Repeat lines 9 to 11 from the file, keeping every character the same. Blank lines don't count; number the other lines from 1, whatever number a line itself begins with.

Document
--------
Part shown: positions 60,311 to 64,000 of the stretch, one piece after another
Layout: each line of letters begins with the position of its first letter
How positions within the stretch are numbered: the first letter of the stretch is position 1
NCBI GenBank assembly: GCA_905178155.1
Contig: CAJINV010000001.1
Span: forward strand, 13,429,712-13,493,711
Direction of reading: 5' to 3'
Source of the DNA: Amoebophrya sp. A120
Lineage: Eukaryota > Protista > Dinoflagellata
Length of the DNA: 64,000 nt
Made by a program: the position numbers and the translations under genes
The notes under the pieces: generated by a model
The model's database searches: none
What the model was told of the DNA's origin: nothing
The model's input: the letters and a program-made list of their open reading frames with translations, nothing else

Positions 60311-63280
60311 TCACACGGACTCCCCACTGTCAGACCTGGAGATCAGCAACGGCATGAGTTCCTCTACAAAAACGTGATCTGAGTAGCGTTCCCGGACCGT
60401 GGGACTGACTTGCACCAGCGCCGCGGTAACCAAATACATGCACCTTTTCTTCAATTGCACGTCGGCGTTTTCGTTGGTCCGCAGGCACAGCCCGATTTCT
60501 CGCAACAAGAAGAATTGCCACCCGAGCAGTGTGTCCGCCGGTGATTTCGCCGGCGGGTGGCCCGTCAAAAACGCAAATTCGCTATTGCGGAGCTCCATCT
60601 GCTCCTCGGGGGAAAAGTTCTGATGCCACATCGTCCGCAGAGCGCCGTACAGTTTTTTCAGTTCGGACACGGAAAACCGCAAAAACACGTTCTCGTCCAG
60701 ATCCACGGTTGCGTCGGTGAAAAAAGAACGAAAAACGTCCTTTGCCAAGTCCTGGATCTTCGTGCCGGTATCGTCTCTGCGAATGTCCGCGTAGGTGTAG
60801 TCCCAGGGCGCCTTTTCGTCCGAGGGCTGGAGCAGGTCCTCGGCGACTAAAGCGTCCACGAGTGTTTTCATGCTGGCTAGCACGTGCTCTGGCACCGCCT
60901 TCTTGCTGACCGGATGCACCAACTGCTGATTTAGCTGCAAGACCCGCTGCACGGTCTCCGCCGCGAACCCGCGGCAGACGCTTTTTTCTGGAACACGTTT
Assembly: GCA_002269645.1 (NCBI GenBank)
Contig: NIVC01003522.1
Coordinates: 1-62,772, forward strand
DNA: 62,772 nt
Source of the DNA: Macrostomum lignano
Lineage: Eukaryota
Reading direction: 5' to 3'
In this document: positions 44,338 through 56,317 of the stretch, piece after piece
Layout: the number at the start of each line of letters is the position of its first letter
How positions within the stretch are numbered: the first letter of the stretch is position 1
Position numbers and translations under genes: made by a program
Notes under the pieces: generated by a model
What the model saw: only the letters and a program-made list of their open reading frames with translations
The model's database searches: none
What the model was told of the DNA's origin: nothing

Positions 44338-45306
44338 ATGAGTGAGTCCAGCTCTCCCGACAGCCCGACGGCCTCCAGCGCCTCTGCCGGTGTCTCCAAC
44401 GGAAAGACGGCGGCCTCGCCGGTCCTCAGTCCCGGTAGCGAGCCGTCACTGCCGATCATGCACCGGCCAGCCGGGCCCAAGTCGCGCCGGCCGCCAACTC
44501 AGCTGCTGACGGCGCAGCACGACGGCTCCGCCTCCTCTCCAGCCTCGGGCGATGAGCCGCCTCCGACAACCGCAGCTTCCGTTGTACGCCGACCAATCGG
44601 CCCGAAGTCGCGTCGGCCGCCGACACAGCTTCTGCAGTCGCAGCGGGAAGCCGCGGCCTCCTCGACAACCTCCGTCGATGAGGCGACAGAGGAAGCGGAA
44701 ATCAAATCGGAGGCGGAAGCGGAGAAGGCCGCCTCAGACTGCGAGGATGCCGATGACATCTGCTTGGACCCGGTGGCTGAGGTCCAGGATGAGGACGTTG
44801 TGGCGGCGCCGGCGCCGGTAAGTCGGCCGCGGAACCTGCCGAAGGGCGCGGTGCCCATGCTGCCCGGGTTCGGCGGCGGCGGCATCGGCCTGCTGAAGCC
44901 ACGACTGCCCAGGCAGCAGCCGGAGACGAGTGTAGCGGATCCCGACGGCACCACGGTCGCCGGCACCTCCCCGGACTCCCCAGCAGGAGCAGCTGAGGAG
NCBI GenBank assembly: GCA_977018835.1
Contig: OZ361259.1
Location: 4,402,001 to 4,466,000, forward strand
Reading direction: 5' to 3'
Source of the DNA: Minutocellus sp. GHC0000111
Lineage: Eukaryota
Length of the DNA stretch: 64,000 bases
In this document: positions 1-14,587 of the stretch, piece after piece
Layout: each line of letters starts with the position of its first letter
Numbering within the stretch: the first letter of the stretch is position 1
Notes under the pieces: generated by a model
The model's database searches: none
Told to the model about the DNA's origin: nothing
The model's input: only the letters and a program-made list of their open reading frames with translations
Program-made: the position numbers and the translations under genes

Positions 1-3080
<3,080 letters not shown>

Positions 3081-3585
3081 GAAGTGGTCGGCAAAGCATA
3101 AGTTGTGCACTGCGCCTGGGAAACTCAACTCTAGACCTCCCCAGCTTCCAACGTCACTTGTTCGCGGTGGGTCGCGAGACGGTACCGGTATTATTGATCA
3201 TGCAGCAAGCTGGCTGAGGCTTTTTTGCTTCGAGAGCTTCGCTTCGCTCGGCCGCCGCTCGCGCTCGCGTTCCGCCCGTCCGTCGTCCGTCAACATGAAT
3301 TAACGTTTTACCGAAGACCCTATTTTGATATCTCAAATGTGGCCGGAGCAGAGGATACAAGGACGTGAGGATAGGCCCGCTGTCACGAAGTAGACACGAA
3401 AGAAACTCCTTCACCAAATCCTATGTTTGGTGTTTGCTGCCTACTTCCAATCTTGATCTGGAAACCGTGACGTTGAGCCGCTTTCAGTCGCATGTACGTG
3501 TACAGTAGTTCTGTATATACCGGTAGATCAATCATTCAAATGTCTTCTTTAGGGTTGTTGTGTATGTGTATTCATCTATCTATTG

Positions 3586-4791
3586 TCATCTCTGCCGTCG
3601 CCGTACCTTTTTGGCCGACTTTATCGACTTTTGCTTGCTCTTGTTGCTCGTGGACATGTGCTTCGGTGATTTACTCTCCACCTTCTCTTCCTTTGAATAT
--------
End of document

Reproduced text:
Lineage: Eukaryota > Protista > Dinoflagellata
Length of the DNA: 64,000 nt
Made by a program: the position numbers and the translations under genes